"According to a fourth aspect, a video processing unit configured to convert a video image to stimulation patterns for stimulating neural tissue in a subject's eye is disclosed, the video processing unit comprising a video processor for converting a video image to a digital video stream; a memory for storing the digital video stream; and a video preprocessor data interface for forming stimulation patterns based on the stored digital video stream.

"According to a fifth aspect, a method for providing artificial vision is disclosed, the method comprising powering a video processing unit a first amount of time after a power button is activated; capturing a video image; converting the video image to stimulation patterns using the video processing unit; and stimulating neural tissue in a subject's eye based on the stimulation patterns.

"According to a sixth aspect, a method for providing artificial vision is disclosed, the method comprising capturing a video image; converting the video image to a digital video stream; storing the digital video stream; forming stimulation patterns based on the stored digital video stream; and stimulating neural tissue in a subject's eye based on the stimulation patterns.

"According to a seventh aspect, a visual prosthesis apparatus is disclosed, the visual prosthesis apparatus comprising: a video capture device for capturing a video image; a video processing unit associated with the video capture device, the video processing unit configured to convert the video image to stimulation patterns; and a retinal stimulation system configured to stimulate neural tissue in a subject's eye based on the stimulation patterns, wherein the video processing unit is configured to be powered on after a first time interval upon activation of a power button, wherein the video processing unit is configured to be powered off after a second time interval upon activation of a power button, wherein the video processing unit is disposed on a visor.

"According to a eight aspect, a visual prosthesis apparatus is disclosed, the video prosthesis apparatus comprising a video capture device for capturing a video image; a video processing unit associated with the video capture device, the video processing unit comprising a video processor for converting the video image to a digital video stream; a memory for storing the digital video stream; a video preprocessor data interface for forming stimulation patterns based on the stored digital video stream; and a retinal stimulation system configured to stimulate neural tissue in a subject's eye based on the stimulation patterns, wherein the video processing unit is disposed on a visor.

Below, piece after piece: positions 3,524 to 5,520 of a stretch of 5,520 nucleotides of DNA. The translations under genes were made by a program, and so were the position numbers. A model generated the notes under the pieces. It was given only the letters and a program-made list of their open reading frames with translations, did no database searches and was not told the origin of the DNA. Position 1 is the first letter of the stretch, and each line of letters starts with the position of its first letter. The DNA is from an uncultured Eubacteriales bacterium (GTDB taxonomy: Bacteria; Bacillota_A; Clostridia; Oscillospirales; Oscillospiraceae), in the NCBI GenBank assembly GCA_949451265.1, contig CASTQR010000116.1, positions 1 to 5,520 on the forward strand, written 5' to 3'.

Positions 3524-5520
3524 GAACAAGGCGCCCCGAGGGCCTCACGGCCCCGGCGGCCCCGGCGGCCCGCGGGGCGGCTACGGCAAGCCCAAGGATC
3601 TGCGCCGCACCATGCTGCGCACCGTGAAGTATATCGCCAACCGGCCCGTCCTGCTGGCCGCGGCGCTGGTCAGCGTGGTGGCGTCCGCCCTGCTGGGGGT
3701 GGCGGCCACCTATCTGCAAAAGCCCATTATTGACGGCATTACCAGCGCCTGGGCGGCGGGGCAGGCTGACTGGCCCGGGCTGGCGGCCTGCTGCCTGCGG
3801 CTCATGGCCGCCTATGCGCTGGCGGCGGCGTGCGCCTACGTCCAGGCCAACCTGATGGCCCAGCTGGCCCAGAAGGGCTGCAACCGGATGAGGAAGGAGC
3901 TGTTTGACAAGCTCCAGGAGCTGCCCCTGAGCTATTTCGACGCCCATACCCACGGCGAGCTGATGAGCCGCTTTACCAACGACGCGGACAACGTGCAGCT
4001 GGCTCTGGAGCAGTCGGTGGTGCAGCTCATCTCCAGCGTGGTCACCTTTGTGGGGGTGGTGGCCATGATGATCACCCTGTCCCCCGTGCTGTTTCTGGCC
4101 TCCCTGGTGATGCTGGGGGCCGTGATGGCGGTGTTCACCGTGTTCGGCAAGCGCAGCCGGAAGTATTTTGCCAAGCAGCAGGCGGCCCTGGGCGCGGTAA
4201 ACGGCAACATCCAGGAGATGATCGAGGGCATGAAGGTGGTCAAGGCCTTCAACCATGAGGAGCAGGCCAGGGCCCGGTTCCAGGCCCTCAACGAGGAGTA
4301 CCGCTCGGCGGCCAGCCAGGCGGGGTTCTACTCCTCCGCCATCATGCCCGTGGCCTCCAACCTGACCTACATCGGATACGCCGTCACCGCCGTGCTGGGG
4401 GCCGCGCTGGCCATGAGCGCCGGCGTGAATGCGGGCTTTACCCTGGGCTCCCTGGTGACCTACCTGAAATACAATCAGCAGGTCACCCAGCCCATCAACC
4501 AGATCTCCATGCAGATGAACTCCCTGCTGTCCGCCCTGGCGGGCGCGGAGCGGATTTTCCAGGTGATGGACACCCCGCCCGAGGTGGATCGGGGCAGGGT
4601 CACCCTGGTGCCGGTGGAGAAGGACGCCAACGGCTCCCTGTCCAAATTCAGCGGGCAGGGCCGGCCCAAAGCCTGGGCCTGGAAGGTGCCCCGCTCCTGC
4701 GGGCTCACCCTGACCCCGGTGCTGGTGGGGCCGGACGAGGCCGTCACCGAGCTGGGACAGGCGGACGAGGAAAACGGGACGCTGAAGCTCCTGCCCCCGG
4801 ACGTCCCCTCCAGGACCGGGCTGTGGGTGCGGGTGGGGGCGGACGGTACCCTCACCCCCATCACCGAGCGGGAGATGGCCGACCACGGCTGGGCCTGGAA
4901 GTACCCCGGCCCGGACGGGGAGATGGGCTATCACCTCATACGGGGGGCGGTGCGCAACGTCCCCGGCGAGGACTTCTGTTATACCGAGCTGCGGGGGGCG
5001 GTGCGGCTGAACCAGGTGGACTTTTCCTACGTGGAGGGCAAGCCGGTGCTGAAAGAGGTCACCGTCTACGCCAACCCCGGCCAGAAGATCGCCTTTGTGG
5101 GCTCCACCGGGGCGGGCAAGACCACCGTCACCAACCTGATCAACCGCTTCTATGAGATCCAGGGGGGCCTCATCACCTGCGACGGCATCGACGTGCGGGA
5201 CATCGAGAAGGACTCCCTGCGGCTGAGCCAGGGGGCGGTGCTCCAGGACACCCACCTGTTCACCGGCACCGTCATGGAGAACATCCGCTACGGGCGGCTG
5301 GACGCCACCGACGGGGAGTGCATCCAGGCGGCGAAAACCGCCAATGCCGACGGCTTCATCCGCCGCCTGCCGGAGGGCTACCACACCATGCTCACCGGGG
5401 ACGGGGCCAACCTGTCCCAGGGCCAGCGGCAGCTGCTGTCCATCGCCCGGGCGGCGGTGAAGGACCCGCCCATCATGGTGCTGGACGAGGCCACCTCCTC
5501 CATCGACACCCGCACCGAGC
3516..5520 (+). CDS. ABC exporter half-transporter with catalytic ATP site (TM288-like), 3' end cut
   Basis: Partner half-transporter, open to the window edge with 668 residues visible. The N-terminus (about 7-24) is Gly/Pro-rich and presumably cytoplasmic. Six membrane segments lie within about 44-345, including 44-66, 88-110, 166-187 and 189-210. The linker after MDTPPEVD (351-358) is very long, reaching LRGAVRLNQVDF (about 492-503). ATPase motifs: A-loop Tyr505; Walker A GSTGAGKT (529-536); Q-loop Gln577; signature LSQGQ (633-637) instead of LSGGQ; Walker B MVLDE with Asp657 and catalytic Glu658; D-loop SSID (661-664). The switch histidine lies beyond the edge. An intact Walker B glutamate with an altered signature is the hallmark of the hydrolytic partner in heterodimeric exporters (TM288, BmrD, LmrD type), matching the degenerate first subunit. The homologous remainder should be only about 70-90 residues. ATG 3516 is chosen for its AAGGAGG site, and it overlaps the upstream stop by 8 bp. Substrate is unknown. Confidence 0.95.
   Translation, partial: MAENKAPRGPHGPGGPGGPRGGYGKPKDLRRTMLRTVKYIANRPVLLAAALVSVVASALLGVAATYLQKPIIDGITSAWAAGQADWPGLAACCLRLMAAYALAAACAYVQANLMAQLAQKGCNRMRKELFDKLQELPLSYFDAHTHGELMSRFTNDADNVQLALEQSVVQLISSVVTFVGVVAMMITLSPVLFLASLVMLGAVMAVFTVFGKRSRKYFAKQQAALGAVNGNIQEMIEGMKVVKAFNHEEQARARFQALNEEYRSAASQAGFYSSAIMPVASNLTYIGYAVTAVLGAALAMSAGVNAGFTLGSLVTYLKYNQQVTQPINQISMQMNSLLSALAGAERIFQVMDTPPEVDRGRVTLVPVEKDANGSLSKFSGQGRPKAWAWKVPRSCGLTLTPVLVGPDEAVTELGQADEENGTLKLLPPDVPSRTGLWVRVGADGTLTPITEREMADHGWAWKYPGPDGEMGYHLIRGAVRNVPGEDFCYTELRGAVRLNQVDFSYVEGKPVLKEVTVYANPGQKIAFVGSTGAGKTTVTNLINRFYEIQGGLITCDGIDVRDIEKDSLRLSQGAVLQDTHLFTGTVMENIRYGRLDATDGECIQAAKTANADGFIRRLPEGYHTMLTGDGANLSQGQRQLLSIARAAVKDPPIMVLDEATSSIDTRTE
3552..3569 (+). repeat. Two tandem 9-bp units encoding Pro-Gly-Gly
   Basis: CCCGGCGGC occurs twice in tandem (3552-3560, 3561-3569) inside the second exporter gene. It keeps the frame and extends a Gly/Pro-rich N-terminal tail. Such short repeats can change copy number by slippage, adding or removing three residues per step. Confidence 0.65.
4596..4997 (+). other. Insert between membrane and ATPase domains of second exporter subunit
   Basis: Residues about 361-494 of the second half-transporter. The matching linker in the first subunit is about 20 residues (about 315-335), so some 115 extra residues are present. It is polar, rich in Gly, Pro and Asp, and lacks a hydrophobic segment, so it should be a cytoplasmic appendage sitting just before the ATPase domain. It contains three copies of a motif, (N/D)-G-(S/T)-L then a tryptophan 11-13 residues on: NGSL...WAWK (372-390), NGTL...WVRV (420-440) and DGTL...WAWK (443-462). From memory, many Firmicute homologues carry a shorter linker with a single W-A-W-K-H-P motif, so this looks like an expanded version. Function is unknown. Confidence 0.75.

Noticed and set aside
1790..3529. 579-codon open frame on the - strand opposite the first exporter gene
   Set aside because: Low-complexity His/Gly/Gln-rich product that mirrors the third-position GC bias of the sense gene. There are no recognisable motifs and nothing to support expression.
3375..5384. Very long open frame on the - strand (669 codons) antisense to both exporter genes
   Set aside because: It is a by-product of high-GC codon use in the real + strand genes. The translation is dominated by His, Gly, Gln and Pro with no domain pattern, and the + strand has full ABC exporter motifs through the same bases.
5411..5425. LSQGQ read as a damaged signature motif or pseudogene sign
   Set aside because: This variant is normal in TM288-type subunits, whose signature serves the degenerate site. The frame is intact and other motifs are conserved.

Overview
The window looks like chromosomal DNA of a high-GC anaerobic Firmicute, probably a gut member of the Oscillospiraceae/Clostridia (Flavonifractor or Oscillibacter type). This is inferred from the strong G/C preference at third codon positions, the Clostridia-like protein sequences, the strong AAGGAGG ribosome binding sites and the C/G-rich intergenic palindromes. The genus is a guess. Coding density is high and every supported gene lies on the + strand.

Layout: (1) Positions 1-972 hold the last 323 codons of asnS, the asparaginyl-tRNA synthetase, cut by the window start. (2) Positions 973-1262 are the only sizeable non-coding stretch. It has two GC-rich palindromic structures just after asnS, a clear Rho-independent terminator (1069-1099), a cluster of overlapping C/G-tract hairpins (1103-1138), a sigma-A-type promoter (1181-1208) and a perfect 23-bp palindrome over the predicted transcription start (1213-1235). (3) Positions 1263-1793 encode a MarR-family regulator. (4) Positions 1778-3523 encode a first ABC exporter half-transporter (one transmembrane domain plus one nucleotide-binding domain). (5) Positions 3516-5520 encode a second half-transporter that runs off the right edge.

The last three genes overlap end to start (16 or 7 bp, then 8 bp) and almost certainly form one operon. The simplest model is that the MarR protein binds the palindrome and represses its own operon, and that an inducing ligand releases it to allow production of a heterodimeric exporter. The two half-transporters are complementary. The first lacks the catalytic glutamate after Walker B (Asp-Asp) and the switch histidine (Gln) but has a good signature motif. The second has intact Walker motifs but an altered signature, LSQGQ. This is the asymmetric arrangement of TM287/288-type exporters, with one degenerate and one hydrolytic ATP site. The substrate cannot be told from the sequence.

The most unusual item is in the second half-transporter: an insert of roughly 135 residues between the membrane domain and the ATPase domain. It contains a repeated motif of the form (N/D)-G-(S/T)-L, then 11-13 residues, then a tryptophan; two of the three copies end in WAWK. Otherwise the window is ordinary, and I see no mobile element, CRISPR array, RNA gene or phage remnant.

"According to a ninth aspect, a video processing unit is disclosed, the video processing unit configured to convert a video image to stimulation patterns for stimulating neural tissue in a subject's eye and comprising a power button, wherein the video processing unit is configured to be powered on after a first time interval upon activation of a power button, wherein the video processing unit is configured to be powered off after a second time interval upon activation of a power button, wherein the video processing unit is disposed on a visor.

"Further embodiments are shown in the specification, drawings and claims of the present application."

URL and more information on this patent, see: McClure, Kelly H.; Roy, Arup; Castro, Richard Agustin; Yadav, Sumit; Dai, Rongqing; Greenberg, Robert J.; Chang, Da-Yu; Wu, Xiaofan; Loftin, Scott; McCord, Susan. Video Processing Unit for a Visual Prosthetic Apparatus. U.S. Patent Number 8798756, filed November 7, 2007, and published online on August 5, 2014. Patent URL: http://patft.uspto.gov/netacgi/nph-Parser?Sect1=PTO1&Sect2=HITOFF&d=PALL&p=1&u=%2Fnetahtml%2FPTO%2Fsrchnum.htm&r=1&f=G&l=50&s1=8798756.PN.&OS=PN/8798756RS=PN/8798756

Keywords for this news article include: Second Sight Medical Products Inc.

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Source: Life Science Weekly